In 2015, 1,658,370 new cancer cases are estimated to occur in the US, where nearly two-thirds will have radiation therapy (RT). Given that there are over 2,300 RT centers in the US, and current systems for contouring organs at risk (OARs) rely mostly on manual methods, there is a strong commercial opportunity for producing a software system that can contour OARs in medical images at a high degree of automation and for impacting current practice of RT planning. Encouraged by our strong Phase I results in thoracic and head and neck (H&N) body regions compared to current industry systems, we seek the accuracy, efficiency, and clinical acceptance of the contours output by our software product to significantly exceed those of existing systems. Our overall aim for Phase II is to advance the algorithms and prototype software developed in Phase I into a leading commercial software product, and demonstrate its efficacy in multiple medical centers across the country with diverse populations. Phase II specific aims are three-fold: (1) Further advance the automatic anatomy recognition algorithms from Phase I using advanced deep learning techniques. (2) Develop a cloud-based software auto contouring service. (3) Perform clinical evaluation of the new software on H&N and thoracic cases.
Aim 1 will be accomplished in three stages: (a) Automating the process of defining the body region on given patient CT studies, which is currently done manually in our system, via a new concept of virtual landmarks using deep learning techniques. (b) Improving object recognition/ localization accuracy from the current 2 voxels for ?good? quality data sets to 1 voxel and from 4-5 voxels for ?poor? quality data sets to 2-3 voxels by using virtual landmarks to learn object relationships. (c) Improving object delineation by combining object localization methods with deep learning techniques applied to the vicinity of the localized objects to bring boundary distance accuracy within 1 voxel.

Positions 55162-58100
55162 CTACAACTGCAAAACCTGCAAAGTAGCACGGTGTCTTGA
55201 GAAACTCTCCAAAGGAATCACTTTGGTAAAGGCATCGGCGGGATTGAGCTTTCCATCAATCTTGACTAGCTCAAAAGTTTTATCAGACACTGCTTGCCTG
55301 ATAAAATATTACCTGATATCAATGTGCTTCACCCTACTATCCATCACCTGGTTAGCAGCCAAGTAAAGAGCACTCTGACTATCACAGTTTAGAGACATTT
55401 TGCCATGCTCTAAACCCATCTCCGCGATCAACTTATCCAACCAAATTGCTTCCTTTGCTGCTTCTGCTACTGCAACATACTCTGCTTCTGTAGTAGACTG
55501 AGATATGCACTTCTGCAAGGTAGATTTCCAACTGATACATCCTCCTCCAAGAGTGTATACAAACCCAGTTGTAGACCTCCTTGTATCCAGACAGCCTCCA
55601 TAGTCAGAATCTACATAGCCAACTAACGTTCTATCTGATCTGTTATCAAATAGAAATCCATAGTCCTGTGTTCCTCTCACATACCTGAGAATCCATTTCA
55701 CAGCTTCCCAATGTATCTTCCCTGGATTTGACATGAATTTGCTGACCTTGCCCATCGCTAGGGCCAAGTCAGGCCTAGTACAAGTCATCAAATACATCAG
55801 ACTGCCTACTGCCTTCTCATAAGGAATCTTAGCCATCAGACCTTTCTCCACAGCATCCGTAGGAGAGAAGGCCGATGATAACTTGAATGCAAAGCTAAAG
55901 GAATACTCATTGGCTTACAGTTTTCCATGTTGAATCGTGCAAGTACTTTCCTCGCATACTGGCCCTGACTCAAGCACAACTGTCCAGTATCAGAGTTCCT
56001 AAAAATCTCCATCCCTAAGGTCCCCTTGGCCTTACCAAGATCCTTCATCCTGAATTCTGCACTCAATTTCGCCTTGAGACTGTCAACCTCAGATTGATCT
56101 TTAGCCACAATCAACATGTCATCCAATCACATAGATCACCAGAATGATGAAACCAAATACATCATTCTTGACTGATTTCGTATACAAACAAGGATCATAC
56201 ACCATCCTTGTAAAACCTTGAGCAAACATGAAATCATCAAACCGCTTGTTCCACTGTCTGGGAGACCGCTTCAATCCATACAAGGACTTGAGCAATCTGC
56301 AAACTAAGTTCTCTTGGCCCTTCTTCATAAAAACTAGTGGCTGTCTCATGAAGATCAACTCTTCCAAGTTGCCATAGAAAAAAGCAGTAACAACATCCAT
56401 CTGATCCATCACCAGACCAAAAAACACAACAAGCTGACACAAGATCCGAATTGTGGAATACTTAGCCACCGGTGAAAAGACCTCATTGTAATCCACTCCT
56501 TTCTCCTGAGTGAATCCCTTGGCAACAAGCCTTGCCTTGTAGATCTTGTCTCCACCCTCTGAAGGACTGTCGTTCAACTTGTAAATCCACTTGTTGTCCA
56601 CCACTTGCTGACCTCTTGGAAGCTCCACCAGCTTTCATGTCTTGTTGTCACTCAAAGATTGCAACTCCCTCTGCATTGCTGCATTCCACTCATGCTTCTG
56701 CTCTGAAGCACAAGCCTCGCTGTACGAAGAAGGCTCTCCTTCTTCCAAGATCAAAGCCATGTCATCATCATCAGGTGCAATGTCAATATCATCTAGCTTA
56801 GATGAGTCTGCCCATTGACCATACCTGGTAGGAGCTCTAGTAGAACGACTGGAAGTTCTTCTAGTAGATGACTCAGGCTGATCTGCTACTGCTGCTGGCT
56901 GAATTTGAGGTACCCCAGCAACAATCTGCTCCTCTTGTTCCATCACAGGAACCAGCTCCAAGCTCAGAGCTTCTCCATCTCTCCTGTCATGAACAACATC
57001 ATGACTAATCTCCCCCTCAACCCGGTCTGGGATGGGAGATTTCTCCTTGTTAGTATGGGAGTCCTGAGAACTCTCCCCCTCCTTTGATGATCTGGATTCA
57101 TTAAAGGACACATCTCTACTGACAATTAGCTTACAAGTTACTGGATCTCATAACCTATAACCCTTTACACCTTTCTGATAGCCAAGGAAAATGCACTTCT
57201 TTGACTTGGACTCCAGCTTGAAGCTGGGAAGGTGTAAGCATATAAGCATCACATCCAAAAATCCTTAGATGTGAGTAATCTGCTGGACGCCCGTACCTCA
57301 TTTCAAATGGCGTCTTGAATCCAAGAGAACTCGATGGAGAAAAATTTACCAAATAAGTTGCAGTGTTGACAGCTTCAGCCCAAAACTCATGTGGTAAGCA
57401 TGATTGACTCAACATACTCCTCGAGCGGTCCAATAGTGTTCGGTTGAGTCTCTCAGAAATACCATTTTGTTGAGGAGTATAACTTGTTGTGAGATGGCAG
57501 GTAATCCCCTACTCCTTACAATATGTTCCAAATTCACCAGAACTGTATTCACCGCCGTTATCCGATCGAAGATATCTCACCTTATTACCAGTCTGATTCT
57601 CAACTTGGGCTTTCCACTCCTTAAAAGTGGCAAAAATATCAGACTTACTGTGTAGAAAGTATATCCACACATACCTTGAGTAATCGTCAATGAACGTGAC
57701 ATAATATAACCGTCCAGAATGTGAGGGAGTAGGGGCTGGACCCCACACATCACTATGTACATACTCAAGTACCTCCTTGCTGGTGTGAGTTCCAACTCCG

Aim 2 will be achieved by developing a cloud-based Software-as-a-Service model to implement the software that incorporates the algorithms. To accomplish Aim 3, an evaluation study involving four academic RT centers will be undertaken to assess the efficiency, accuracy, and acceptability of the contours output by the new software. To assess efficiency, contouring time taken by the current clinical process will be compared to the time taken by the new software method plus any manual adjustment needed. Accuracy will be assessed by comparing software output to carefully prepared ground truth contours. Acceptability will be determined by conducting a blinded reader study, where an acceptability score (1-5) is given by radiation oncologists to software produced contours, ground truth contours, and contours produced by the normal clinical process, and comparing these scores. Expected clinical outcomes are significantly improved clinical efficiency/ acceptability of contouring compared to current practice.

Public Health Relevance

There is a strong commercial opportunity for producing a software system that can contour organs at risk in medical images at a high degree of automation for impacting current practice of radiation therapy planning. Encouraged by strong competitive results from the Phase I part of this project, in this grant, further technical advances and a cloud-based software service are proposed. A multicenter clinical evaluation of the new product is also planned to assess the clinical efficacy of the system.

National Institute of Health (NIH)
National Cancer Institute (NCI)
Small Business Technology Transfer (STTR) Grants - Phase II (R42)
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Special Emphasis Panel (ZRG1)
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Zhao, Ming
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Quantitative Radiology Solutions, LLC
United States
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